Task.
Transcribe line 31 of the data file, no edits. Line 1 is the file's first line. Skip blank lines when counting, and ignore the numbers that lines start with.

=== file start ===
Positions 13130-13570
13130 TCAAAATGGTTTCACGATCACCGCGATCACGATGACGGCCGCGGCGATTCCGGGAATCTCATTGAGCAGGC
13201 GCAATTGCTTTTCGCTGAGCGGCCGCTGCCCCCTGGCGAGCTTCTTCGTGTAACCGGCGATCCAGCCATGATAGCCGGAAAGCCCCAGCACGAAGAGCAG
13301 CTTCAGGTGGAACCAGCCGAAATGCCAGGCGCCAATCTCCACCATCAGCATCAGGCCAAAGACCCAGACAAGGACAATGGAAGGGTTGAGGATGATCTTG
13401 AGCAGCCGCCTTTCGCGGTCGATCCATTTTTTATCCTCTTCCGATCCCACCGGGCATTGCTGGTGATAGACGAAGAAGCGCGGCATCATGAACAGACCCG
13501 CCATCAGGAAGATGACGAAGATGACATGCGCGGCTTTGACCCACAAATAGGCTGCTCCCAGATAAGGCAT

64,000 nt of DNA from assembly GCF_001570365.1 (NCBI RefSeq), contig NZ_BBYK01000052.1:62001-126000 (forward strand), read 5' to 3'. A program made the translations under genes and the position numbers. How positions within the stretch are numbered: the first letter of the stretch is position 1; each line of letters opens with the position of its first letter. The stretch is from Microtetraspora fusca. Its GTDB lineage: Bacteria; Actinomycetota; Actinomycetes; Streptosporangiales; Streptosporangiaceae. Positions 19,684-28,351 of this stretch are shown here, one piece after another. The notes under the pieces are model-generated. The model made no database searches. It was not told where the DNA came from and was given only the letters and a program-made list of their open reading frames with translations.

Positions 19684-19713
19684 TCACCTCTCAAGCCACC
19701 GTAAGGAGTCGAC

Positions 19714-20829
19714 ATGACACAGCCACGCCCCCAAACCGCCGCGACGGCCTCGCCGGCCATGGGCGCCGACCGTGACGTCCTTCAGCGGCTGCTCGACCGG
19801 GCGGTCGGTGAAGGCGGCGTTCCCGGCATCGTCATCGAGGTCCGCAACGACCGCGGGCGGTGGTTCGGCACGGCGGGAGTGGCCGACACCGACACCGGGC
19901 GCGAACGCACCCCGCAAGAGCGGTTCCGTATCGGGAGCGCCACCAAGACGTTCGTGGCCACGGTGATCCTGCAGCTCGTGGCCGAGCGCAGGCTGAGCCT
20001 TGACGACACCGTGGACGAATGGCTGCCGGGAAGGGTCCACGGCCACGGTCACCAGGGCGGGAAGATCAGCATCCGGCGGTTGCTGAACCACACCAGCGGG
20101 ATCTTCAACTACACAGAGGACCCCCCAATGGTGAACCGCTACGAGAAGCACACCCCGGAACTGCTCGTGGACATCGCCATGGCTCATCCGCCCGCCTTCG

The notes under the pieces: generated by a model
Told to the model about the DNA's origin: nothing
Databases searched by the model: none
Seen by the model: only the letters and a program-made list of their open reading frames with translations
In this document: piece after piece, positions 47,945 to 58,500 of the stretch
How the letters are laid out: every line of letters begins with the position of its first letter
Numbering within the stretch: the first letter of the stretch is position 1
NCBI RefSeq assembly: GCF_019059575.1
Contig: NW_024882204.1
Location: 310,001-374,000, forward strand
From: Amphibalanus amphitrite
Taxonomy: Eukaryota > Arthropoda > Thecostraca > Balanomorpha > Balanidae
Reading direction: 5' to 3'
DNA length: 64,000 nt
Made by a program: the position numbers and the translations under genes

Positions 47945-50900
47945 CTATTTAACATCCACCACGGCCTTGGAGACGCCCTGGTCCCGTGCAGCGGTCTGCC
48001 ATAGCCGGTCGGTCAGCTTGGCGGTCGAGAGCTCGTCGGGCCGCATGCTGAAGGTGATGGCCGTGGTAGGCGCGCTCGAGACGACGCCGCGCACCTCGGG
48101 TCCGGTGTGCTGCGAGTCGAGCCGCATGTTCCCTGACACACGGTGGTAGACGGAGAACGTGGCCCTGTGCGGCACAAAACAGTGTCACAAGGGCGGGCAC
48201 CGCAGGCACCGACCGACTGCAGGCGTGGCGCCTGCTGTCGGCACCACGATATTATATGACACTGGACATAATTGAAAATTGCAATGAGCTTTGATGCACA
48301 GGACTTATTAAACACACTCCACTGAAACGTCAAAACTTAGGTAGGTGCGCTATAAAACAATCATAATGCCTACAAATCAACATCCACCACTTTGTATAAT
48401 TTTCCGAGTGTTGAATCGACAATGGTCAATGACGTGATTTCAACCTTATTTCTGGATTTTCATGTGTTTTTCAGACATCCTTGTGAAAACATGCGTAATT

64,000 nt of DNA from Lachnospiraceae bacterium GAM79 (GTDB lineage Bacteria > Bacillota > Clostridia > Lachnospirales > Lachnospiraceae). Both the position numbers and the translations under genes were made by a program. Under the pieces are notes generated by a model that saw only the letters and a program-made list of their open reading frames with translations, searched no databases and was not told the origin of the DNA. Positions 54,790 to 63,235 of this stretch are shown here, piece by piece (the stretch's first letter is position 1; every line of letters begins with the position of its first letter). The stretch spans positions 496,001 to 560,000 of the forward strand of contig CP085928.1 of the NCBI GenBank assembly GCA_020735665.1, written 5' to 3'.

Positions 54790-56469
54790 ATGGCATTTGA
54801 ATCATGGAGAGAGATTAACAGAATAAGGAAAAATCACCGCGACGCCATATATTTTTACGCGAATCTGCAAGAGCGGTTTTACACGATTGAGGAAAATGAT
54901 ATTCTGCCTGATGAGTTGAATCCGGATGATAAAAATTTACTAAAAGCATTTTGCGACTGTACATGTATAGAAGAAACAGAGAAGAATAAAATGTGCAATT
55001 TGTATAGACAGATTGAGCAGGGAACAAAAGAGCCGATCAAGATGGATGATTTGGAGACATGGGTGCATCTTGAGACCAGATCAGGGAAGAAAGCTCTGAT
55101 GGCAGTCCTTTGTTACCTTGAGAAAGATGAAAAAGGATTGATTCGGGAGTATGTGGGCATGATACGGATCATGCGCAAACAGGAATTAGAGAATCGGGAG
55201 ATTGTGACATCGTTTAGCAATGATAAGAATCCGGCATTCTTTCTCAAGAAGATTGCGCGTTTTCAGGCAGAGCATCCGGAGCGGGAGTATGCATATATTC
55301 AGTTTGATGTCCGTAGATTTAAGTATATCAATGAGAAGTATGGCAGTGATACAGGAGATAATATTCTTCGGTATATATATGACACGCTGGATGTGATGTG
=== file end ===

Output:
Made by a program: the position numbers and the translations under genes